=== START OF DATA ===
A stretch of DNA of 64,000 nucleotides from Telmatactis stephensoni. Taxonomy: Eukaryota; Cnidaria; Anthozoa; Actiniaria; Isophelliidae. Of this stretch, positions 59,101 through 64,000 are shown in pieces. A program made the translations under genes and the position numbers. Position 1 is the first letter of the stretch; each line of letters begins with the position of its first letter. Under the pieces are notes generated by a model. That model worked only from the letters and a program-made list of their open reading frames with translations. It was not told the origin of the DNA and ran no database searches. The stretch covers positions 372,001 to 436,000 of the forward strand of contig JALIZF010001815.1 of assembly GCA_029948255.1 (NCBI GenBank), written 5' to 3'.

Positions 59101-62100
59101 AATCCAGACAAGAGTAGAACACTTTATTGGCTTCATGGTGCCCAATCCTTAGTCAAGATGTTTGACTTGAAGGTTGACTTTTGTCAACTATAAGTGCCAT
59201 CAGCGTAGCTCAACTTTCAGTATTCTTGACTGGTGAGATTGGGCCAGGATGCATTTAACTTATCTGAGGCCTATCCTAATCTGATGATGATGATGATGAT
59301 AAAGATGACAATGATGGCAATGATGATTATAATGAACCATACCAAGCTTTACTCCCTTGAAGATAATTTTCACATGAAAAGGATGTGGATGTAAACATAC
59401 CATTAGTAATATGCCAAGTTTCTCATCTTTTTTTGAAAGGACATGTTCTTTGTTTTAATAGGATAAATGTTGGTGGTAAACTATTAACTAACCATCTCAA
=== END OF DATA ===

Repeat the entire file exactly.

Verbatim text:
A stretch of DNA of 64,000 nucleotides from Telmatactis stephensoni. Taxonomy: Eukaryota; Cnidaria; Anthozoa; Actiniaria; Isophelliidae. Of this stretch, positions 59,101 through 64,000 are shown in pieces. A program made the translations under genes and the position numbers. Position 1 is the first letter of the stretch; each line of letters begins with the position of its first letter. Under the pieces are notes generated by a model. That model worked only from the letters and a program-made list of their open reading frames with translations. It was not told the origin of the DNA and ran no database searches. The stretch covers positions 372,001 to 436,000 of the forward strand of contig JALIZF010001815.1 of assembly GCA_029948255.1 (NCBI GenBank), written 5' to 3'.

Positions 59101-62100
59101 AATCCAGACAAGAGTAGAACACTTTATTGGCTTCATGGTGCCCAATCCTTAGTCAAGATGTTTGACTTGAAGGTTGACTTTTGTCAACTATAAGTGCCAT
59201 CAGCGTAGCTCAACTTTCAGTATTCTTGACTGGTGAGATTGGGCCAGGATGCATTTAACTTATCTGAGGCCTATCCTAATCTGATGATGATGATGATGAT
59301 AAAGATGACAATGATGGCAATGATGATTATAATGAACCATACCAAGCTTTACTCCCTTGAAGATAATTTTCACATGAAAAGGATGTGGATGTAAACATAC
59401 CATTAGTAATATGCCAAGTTTCTCATCTTTTTTTGAAAGGACATGTTCTTTGTTTTAATAGGATAAATGTTGGTGGTAAACTATTAACTAACCATCTCAA